The car whizzed past a motor-coach lot on the side of the highway.
Russ nodded towards the glistening coaches and said, “That could be us one day.”
I grunted disapprovingly.
“Seriously? Why not? Look, they have Airstreams, Jenn.”
He knows I like those retro Airstreams refitted…so maybe.
“But where would we put all the soap?”
Russ put his middle finger in my face.
I was referring to the 40 individually-boxed bars of Dove he brought home from the store last week. Russ had skipped through the doorway, bags in hand, and chirped, “This is the first time we’ve had to buy soap in a year!”
I asked, “Do we really need to buy soap a year at a time?”
Hence my concern with the limited capacity of an Airstream.
We stopped in Kingston, NC on our way to the beach. Stepping out of the car, the savory scent of the passing rain steamed from the asphalt. I looked around wondering, “How did Kingston ever get on the map to begin with?” The streets lined with old buildings tells a grand story of yesteryear. They now sit mostly empty. Vivian Howard’s presence must have revived what holds court now: a couple of fine dining establishments, a few microbreweries housed in red brick, and the latest trend to be found, not just in cities, but communities everywhere, an axe-throwing enterprise. The only other notable addition in town was the replica of the Confederate ship, The CSS Neuse, which sits on the corner across from The Chef and the Farmer. It was there I made the acquaintance of Beauregard Stuart Lee Jackson, a short little bulldog with a notable underbite, not unlike his cheerful owner’s.
The next morning, the birds woke us, ushering in the day long before the sun breached the horizon. I carried my cup of coffee out to the deck, but had to go back inside and grab a flannel shirt and a pair of Smartwool socks. I picked-up the throw from the couch and wrapped it around me. Curled up on a cold morning, sipping a hot cup of coffee while listening to the hum of the ocean as the birds conversed, it was easy to envision some of my favourite things in this world: the smell of rain on freshly clipped grass; hot coffee on cold mornings; the waves of the ocean slapping the beach; fresh berries and a jar of local honey from the roadside farmers’ market; open windows and doors in the springtime; cool sand, dry and slippery under my feet; the reflection of the sunrise across the canvas of the Atlantic; the dunes’ stalky grass as it sways in the breeze; morning skies striped cotton-candy pink and bright blue, rolled out like an entryway tapestry; a trio of pelicans muted brown windsurfing inches above the surf; delicate little sandpipers running along the edges of sea foam, their legs a blur, spinning like pinwheels; a yellow Lab napping with his owner on a beach towel below the afternoon sun; and hot caramel ice cream sundaes after a round of putt putt at night. Visiting the beach was a wonderful reminder how much I still crave the outdoors, the way some crave sugar or alcohol.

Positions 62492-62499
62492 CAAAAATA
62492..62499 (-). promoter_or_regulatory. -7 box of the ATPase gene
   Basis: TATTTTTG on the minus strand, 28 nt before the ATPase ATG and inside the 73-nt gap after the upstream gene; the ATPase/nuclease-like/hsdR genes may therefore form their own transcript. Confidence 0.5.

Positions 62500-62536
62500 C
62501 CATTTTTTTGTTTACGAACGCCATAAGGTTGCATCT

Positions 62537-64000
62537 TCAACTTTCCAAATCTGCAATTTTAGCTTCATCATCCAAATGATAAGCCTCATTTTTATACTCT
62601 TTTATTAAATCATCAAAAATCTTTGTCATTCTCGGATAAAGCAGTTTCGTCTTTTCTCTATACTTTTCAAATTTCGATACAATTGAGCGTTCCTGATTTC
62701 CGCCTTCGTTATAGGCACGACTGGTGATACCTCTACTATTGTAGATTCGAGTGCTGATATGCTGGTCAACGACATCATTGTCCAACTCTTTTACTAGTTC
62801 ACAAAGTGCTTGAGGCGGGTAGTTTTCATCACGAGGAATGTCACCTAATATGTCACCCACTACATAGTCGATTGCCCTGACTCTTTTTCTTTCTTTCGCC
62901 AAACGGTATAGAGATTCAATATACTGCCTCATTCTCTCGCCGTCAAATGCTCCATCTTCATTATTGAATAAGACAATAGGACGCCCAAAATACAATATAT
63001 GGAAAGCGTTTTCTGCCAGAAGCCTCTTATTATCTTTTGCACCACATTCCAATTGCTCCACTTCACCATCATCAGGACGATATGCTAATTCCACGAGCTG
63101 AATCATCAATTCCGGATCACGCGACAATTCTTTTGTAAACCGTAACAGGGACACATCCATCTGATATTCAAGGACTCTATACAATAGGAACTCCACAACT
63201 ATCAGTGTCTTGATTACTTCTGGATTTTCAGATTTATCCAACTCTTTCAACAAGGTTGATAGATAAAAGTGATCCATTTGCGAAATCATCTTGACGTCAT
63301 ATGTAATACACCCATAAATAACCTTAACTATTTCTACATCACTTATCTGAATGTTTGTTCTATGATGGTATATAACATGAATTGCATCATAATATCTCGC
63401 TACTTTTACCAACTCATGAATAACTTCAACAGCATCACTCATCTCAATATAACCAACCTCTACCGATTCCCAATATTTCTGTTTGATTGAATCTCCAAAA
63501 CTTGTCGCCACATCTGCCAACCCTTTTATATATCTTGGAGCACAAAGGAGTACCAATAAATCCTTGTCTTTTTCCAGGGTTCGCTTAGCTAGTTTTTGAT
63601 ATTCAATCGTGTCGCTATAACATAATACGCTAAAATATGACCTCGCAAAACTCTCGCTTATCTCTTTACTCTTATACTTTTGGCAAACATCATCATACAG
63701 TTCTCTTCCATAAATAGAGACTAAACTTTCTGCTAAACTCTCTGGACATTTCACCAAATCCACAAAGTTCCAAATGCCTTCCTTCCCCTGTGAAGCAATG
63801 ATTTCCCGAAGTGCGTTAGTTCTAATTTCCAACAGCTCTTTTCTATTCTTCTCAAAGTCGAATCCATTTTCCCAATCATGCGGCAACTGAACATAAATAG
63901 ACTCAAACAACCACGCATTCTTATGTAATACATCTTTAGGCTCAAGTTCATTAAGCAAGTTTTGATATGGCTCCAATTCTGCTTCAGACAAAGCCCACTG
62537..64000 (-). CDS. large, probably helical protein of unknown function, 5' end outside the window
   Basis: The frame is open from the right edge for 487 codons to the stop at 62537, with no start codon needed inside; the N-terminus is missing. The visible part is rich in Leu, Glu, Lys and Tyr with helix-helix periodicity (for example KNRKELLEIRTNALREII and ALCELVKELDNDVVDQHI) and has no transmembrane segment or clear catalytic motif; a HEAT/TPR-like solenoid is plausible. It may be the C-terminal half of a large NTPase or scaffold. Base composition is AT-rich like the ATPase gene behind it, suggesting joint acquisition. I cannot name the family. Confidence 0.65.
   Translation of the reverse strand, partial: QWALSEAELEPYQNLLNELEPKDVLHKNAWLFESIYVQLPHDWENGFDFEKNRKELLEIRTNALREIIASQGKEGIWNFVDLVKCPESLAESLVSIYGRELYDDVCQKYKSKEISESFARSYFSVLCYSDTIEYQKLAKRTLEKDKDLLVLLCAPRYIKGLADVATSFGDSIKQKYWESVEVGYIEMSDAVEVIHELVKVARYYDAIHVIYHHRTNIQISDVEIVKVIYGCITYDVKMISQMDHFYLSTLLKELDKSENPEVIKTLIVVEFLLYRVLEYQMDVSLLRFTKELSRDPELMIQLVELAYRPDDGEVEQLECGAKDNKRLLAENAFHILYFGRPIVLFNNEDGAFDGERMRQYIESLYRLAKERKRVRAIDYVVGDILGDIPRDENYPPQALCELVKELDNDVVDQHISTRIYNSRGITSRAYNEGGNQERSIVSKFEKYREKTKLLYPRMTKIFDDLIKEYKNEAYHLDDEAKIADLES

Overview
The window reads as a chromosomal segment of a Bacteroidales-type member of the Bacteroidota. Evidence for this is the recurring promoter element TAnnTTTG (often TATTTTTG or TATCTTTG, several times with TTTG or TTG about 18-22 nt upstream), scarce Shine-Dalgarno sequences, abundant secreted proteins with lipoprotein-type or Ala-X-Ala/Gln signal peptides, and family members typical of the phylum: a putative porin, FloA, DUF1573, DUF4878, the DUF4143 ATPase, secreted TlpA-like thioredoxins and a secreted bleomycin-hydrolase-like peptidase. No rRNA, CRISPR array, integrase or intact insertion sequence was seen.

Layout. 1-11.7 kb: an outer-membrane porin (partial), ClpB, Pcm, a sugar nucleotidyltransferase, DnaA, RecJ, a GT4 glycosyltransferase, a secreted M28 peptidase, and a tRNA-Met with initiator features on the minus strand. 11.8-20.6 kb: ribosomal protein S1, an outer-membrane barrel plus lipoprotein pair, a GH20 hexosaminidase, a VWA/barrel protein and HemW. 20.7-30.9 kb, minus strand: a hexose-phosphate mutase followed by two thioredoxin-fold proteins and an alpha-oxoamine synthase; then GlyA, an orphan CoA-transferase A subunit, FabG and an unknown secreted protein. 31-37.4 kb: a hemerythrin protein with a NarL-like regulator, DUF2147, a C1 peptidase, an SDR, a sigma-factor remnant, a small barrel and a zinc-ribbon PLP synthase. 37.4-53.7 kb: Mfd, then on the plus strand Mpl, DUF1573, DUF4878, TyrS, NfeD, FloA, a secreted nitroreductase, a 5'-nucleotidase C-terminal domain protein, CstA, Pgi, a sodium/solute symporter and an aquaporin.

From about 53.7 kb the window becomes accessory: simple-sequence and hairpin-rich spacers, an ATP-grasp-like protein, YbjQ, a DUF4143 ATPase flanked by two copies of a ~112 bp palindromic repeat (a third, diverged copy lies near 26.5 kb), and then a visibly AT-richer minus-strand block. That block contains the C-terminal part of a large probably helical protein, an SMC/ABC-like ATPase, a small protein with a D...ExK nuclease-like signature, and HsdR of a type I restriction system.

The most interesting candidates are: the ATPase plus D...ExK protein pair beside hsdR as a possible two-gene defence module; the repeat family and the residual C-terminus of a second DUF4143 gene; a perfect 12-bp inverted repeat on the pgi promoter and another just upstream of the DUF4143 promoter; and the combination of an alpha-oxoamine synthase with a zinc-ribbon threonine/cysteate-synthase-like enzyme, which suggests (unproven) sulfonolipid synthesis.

I submitted my first writing assignment for class this week. Students critiqued each other’s work before the instructor did. I learned a few unexpected lessons with this exercise. I remembered, once again, perceptions are nothing more than the result of preconceived notions. It’s the story we tell to ourselves, trying to bring sense to that which we do not fully understand. I began this “unintentional” class (I didn’t realise I had registered for) believing I would be far behind the other students’ skills and expertise, as it was clear this type of writing, speculative fiction, was what the other students truly loved and aspired to author themselves. Without a doubt, their sentences were much more colourful and creative than my own. However, I came away understanding a good sentence is built like a Rolex timepiece, no matter the genre or individual style of the work. One can chip away the diamonds and peel back the gold, but the time is still measured precisely, as the hands round the face of the clock. Anything beyond that is costume, hanging on the bones that bring it to life.
As bedecked as the pieces were, I struggled to read more than the first three sentences. They were packed with words, fictional names and places strung together, fat charms weighting the thin chain bracelet clasped around a child’s wrist. My eyes stumbled over each impregnated word like a car traversing a cobblestoned street. I had to look away from the page. It was like watching a herd of choppy, paddling horses trot past, who look to be assembled by committee. Sometimes even a passerby has to avert their eyes, in order not be seasick standing next to the paddock fence. From this I garnered another lesson: less is more. Just because one can step into their closet and wear every article of clothing they own at once, adding every accessory in their jewellery box to the getup, doesn’t mean one should. This brought to light another epiphany: Copying another artist’s style, while the sincerest form of flattery, often lands as cheap mimicry. While experimenting along the lines of the greats, it is important not to ostracize our selves in our own writing.
Applauding my simple sentences (never good), I thought about one of my favourites: Kurt Vonnegut’s “So it goes” in Slaughterhouse-Five. I cringe remembering what became my adolescent mantra after reading the greatest book of my young life, a satire centred around its protagonist, Billy Pilgrim, who became a prisoner of war, lived on the planet Tralfamadore, travelled in time, and read the science fiction of Kilgore Trout, which uncannily resembled Billy’s own unique life experiences. It turns out I’ve loved speculative fiction all along. My first love is one of its masterpieces.